You have a unique medical history. Therefore, it is essential to talk with your doctor about your personal risk factors and/or experience with arrhythmias. By talking openly and regularly with your doctor, you can take an active role in your care.
Here are some tips that will make it easier for you to talk to your doctor:
Heart-to-heart. Talking to your doctor. American Heart Association website. Available at: http://www.heart.org/HEARTORG/Conditions/More/ConsumerHealthCare/Heart-to-heart-Talking-to-Your-Doctor_UCM_323844_Article.jsp#.WTAqWOvytQJ. Updated October 26, 2015. Accessed June 1, 2017.
Preparing for medical visits. American Heart Association website. Available at: http://www.heart.org/HEARTORG/Conditions/More/CardiacRehab/Preparing-for-Medical-Visits_UCM_307053_Article.jsp#.WTAqcevytQJ. Updated October 12, 2016. Accessed June 1, 2017.
Talking to your doctor. National Institutes of Health website. Available at: https://www.nih.gov/institutes-nih/nih-office-director/office-communications-public-liaison/clear-communication/talking-your-doctor. Accessed June 1, 2017.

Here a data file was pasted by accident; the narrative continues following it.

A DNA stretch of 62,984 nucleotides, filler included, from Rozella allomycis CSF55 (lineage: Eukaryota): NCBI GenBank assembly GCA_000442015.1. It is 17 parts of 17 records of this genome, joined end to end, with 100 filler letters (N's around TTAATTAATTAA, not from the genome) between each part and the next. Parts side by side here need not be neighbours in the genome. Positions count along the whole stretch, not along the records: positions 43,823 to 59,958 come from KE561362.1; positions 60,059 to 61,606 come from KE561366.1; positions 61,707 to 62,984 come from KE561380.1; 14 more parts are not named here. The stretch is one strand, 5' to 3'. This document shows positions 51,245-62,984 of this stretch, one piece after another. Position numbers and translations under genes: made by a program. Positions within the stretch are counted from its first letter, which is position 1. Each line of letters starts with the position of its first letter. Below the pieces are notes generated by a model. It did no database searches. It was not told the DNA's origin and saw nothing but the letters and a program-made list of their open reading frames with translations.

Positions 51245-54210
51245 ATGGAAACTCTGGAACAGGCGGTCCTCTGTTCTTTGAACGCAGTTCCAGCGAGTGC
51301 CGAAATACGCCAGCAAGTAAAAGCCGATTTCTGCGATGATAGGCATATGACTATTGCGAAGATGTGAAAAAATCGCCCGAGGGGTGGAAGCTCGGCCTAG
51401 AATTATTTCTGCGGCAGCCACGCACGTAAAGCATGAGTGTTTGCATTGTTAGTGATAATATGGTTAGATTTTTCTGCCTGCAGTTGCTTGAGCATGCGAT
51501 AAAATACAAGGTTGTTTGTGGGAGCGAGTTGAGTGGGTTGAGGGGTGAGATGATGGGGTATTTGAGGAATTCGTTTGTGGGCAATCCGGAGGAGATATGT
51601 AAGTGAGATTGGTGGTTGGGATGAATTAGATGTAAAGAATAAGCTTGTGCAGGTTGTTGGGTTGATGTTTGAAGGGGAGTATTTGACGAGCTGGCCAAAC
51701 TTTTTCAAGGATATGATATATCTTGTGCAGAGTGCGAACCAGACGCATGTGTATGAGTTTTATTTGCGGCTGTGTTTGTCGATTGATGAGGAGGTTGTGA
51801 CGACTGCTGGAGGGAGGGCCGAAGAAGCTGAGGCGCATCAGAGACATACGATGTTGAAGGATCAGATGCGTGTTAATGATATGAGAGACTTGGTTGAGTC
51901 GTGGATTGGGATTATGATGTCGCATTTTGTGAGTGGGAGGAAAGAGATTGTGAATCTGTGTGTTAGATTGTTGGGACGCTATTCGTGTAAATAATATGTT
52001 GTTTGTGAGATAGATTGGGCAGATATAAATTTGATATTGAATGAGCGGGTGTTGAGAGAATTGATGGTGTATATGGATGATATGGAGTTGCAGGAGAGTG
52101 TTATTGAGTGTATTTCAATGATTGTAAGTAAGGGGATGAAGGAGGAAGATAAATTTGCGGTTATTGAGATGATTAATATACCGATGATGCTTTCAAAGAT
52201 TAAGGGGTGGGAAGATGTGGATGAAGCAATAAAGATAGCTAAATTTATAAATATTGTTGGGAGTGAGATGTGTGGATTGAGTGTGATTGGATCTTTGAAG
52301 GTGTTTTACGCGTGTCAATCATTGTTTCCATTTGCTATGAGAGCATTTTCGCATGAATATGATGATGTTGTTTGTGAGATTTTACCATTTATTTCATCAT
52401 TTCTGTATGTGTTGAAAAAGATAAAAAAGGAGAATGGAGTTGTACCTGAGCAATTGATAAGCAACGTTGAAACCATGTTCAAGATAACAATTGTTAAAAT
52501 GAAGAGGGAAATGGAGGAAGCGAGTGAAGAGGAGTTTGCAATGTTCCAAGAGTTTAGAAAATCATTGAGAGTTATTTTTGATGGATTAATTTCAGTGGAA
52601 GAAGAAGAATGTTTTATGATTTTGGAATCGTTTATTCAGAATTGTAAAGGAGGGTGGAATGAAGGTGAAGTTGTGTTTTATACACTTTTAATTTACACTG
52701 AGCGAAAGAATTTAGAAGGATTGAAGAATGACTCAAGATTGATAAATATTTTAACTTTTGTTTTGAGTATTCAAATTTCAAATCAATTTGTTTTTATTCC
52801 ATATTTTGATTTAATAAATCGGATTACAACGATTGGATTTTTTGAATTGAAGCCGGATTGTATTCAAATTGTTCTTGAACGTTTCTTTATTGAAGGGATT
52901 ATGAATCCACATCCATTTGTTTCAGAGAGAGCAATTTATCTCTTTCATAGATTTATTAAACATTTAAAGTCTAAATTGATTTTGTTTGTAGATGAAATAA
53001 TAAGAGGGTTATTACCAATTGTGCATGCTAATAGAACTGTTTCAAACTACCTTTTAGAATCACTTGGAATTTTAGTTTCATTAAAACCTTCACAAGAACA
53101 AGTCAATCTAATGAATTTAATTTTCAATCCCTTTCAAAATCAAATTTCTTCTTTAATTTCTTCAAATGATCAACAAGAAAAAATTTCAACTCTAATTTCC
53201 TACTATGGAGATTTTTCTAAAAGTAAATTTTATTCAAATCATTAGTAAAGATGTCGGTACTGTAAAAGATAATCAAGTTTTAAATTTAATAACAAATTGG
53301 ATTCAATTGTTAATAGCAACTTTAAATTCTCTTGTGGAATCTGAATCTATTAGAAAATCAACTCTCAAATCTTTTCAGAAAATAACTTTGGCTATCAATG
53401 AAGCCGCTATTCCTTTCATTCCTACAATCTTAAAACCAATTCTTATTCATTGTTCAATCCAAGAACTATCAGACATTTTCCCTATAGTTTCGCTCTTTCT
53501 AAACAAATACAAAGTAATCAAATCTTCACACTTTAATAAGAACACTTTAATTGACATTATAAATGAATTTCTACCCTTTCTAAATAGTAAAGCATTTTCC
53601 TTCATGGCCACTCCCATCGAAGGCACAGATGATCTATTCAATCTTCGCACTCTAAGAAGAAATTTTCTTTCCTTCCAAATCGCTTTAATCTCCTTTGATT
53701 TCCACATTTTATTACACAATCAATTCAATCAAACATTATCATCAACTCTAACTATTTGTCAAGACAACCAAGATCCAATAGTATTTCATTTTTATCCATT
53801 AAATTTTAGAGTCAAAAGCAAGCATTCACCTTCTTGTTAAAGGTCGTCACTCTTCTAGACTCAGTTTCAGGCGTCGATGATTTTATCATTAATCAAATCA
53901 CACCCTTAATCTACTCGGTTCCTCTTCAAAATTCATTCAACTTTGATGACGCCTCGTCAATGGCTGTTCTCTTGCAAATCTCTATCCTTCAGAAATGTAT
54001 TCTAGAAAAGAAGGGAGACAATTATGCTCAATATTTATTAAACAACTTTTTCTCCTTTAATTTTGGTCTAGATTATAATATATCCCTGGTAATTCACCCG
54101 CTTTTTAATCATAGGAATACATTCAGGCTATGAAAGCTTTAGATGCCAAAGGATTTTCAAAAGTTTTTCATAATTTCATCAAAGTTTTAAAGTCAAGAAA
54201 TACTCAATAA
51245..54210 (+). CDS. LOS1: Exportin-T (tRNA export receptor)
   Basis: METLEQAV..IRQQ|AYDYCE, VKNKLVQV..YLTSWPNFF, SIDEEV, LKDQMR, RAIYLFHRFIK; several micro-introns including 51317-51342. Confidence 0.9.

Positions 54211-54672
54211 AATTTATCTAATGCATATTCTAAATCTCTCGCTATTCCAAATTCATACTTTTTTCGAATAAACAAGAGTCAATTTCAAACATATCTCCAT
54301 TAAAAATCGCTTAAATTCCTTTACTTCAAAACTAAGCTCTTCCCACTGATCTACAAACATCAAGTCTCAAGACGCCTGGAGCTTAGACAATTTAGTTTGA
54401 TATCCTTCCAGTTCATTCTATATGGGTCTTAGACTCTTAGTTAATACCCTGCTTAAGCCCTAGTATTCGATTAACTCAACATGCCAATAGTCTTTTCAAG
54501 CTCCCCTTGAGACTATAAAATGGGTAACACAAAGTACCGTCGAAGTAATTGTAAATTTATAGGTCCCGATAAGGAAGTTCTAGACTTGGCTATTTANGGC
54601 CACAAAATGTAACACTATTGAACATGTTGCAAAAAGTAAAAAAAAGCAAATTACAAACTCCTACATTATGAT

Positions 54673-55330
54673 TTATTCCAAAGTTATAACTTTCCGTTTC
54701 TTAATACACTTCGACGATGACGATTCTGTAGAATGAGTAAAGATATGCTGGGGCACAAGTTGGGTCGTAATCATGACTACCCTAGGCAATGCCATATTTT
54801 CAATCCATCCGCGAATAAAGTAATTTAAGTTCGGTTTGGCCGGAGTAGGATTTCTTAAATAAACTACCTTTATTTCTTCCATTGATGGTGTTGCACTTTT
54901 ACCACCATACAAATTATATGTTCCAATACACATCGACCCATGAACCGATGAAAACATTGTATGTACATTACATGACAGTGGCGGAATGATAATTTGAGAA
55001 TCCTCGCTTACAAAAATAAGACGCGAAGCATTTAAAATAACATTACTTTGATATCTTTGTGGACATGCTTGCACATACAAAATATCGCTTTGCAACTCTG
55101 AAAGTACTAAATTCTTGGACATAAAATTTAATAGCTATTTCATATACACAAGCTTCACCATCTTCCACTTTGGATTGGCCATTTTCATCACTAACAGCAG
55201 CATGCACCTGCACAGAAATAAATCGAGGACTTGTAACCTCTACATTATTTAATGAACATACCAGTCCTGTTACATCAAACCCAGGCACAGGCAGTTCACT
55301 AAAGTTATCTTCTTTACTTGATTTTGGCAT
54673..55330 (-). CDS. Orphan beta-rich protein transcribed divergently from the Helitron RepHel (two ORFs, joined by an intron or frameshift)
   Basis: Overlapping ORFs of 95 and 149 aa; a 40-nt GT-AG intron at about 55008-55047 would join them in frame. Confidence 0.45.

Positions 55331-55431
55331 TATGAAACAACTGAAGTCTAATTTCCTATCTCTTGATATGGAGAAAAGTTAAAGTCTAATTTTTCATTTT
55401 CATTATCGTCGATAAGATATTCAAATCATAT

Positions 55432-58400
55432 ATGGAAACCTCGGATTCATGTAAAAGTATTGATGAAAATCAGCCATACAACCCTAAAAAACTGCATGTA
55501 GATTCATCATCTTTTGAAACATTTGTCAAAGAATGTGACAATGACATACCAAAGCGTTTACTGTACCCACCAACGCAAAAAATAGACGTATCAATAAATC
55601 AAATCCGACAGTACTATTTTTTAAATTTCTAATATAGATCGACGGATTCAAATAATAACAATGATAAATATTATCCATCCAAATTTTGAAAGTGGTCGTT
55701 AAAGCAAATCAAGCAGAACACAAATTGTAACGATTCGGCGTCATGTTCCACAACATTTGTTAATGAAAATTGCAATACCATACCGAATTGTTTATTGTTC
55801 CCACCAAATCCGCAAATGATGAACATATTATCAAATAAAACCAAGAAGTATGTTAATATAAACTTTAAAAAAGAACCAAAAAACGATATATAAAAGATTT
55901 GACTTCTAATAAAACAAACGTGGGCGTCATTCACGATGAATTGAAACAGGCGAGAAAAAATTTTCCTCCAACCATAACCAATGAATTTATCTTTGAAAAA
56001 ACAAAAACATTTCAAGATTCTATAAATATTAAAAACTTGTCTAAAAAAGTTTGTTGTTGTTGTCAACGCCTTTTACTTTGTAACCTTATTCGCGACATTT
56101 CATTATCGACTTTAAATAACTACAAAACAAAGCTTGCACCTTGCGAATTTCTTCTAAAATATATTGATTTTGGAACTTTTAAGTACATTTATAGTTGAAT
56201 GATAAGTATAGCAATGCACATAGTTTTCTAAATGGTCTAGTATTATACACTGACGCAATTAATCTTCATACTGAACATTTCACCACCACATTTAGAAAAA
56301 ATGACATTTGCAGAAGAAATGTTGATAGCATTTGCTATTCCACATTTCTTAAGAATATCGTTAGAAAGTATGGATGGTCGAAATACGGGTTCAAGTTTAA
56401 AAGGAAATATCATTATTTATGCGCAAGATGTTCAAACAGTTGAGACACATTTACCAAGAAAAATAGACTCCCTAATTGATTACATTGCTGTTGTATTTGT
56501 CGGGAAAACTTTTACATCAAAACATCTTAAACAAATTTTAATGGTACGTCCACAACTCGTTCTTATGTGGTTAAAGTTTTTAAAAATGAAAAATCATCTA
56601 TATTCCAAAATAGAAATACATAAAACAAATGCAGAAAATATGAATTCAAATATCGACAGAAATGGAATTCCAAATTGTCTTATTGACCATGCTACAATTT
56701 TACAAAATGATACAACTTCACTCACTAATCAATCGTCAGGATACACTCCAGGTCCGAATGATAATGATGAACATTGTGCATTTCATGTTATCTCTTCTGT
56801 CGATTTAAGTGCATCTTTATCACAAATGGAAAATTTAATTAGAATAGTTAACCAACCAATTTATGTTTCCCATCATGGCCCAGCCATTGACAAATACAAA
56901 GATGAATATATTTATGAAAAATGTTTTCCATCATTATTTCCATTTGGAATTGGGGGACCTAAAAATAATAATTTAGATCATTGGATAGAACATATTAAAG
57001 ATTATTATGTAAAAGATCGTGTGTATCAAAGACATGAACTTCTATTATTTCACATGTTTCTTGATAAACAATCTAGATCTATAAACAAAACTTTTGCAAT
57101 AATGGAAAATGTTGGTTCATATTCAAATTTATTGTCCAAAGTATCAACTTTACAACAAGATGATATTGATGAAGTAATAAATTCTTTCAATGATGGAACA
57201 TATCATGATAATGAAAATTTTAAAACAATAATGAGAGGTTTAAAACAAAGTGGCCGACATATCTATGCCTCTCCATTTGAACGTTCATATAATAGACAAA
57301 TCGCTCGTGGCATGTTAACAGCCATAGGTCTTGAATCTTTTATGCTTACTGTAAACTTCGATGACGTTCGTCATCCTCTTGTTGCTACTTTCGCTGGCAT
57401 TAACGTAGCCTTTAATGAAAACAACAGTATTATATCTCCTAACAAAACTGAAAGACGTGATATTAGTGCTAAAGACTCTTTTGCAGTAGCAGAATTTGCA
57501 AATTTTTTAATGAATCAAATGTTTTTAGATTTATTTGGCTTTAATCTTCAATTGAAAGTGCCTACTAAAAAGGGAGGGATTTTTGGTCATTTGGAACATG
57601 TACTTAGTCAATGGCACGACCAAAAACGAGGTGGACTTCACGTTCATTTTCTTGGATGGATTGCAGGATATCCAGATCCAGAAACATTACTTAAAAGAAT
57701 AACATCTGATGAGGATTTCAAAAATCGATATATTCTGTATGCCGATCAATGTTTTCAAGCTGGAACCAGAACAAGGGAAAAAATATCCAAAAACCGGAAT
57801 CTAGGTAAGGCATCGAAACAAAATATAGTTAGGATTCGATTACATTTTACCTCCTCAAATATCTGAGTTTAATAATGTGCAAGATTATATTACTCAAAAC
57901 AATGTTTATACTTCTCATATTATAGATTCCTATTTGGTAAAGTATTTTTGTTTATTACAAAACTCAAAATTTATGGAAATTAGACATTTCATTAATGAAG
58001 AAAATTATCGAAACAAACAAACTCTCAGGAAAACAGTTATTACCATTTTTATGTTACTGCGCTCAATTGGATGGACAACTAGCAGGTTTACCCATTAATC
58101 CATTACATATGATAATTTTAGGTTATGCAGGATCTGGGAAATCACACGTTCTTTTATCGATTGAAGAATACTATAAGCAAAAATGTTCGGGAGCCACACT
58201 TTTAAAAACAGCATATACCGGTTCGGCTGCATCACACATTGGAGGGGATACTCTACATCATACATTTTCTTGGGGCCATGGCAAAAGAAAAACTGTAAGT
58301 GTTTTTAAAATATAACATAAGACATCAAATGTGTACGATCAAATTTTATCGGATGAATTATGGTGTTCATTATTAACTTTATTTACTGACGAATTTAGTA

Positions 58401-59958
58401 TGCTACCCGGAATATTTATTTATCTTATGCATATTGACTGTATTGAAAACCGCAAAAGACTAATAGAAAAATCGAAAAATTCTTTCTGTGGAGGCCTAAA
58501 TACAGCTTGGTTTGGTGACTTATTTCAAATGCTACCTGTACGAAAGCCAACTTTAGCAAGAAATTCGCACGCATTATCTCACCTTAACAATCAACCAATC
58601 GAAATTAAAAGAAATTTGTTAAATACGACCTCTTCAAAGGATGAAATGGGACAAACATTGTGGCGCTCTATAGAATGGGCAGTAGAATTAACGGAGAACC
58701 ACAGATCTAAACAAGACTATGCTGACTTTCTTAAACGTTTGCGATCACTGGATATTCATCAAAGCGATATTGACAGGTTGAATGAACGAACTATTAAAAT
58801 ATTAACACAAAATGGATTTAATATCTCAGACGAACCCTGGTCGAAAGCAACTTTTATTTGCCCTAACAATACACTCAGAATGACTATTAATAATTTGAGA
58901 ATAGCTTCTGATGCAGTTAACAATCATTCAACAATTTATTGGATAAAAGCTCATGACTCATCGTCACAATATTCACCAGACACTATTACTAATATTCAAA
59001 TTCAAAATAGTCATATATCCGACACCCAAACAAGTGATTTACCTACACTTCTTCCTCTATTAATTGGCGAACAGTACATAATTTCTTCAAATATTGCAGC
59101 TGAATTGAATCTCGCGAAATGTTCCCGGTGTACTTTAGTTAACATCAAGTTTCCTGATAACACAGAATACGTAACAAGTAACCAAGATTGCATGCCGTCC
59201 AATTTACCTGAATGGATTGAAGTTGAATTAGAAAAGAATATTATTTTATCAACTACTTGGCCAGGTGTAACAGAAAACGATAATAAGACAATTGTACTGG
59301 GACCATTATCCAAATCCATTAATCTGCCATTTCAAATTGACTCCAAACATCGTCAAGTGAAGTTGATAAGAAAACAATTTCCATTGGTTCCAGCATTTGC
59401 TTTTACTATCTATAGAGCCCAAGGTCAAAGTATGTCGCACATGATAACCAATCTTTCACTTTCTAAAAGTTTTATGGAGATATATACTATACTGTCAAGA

Tips for talking to your doctor. Family Doctor—American Academy of Family Physicians website. Available at: https://familydoctor.org/tips-for-talking-to-your-doctor. Updated May 2014. June 1, 2017.
Last reviewed June 2017 by Michael J. Fucci, DO, FACC
Please be aware that this information is provided to supplement the care provided by your physician. It is neither intended nor implied to be a substitute for professional medical advice. CALL YOUR HEALTHCARE PROVIDER IMMEDIATELY IF YOU THINK YOU MAY HAVE A MEDICAL EMERGENCY. Always seek the advice of your physician or other qualified health provider prior to starting any new treatment or with any questions you may have regarding a medical condition.